At the close of the meeting, University City students rushed into the lobby to put on a school-spirit pow-wow before District staff had a chance to leave. The pow-wow quickly became a rally of students dancing in a circle, cheering the name of their school and calling on friends to take the center and lead a chant.

“You cannot relocate culture,” Davis said, before rushing to join the demonstration of school unity.

Charlotte Pope is an intern at the Notebook.

Photo credit (second photo): Charlotte Pope

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Comments (14)

Submitted by Another English Teacher (not verified) on January 24, 2013 6:16 pm
Just to add: Robeson and Uni have a long-running feud. The Uni kids (who are as good as advertised) proposed the idea as a way to keep their school together. Robeson students will take almost any alternative to Sayre. Robeson also proposed moving to 440. Dr. Hite said that building was being reserved, possibly for schools on lease.
Submitted by reformer (not verified) on January 24, 2013 7:48 pm
this isn't a bad idea. uni has made progress on improving the environment as a promise academy. sayre, despite the infusion of the programs, continues to be a disaster. there have been several good recommendations given during the community meetings. what has not been helpful has been the shills sent to disrupt the process.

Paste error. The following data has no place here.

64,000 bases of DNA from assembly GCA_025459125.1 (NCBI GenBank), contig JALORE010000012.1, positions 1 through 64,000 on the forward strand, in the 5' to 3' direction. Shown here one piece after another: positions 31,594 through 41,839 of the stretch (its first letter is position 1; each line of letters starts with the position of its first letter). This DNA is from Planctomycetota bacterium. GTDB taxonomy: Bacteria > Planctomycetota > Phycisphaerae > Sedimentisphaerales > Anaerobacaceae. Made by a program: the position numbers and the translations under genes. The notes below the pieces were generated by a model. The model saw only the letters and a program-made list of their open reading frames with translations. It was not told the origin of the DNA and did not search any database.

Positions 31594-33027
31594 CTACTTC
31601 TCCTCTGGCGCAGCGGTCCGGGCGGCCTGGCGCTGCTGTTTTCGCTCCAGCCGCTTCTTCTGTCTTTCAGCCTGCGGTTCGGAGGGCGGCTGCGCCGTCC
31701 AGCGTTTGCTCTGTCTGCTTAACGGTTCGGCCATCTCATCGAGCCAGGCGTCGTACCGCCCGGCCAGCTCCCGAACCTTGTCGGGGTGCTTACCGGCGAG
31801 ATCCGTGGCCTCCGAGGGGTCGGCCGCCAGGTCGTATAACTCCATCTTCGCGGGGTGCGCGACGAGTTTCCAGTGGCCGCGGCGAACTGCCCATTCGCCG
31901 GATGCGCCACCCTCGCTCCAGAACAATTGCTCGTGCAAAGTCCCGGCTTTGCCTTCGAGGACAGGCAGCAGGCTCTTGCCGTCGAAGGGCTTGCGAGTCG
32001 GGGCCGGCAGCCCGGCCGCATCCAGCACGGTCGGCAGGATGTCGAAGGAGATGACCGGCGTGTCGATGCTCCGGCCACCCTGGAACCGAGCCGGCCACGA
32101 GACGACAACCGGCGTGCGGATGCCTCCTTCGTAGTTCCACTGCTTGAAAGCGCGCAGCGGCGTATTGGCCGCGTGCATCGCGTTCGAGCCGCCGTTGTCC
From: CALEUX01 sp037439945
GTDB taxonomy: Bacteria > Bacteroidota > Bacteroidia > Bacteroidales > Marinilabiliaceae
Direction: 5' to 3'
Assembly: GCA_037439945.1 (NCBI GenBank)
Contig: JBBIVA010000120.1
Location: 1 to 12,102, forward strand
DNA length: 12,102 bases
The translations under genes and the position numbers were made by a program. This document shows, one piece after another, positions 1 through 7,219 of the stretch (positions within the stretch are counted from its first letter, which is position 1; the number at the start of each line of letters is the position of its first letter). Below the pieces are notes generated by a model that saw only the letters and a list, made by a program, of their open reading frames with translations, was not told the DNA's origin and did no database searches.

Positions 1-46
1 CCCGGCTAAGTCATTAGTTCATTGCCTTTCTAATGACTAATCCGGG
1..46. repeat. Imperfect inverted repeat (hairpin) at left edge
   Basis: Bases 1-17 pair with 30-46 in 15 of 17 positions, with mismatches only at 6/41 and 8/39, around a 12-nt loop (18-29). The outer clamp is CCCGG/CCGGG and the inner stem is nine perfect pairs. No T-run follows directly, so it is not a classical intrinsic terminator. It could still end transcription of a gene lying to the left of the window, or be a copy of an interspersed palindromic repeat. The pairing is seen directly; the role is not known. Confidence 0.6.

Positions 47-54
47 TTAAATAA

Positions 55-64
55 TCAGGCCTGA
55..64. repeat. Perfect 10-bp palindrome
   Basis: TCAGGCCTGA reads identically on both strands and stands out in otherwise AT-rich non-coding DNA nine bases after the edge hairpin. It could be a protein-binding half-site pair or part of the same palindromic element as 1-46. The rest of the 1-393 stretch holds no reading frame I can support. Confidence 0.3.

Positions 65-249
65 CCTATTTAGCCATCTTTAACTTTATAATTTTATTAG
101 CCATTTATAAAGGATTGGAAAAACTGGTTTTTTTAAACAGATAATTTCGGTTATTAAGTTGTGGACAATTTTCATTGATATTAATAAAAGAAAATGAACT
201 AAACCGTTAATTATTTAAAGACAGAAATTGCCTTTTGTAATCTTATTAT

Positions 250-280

Submitted by Veteran of the WPHS "Renaissance" (not verified) on January 24, 2013 11:06 pm
Who are these "shills"? Do you mean people who have nothing whatever to do with either school but have some other agenda, some personal/self-serving agenda and in the past have actually been given the power to realize their self-serving (and ultimately destructive) agendas?
Submitted by Education Grad Student (not verified) on January 25, 2013 12:11 am
The District spent over $62 million on the High School of the Future, a school that was unnecessary! People need to be scrutinizing the District's past decisions. I can understand why some legislators in Harrisburg would be reluctant to provide more money to Philadelphia, in light of the of wasteful spending that the District has had. Of course, legislators also have other reasons for slashing the District's budget, but the District's administration has been wasteful for many years.
Submitted by Anonymous (not verified) on January 25, 2013 6:17 am
The School Reform Commission, with the help of the two mayoral appointees, has been running the School District for over ten years. In other words, the District has been managed by the state. They appointed Superintendents that ran the School District into the ground. So why is it OK for the legislature to be "reluctant" to fund the District and make schools and communities (up to 60 is their eventual plan) pay for their mismanagement.
Submitted by Education Grad Student (not verified) on January 25, 2013 12:56 am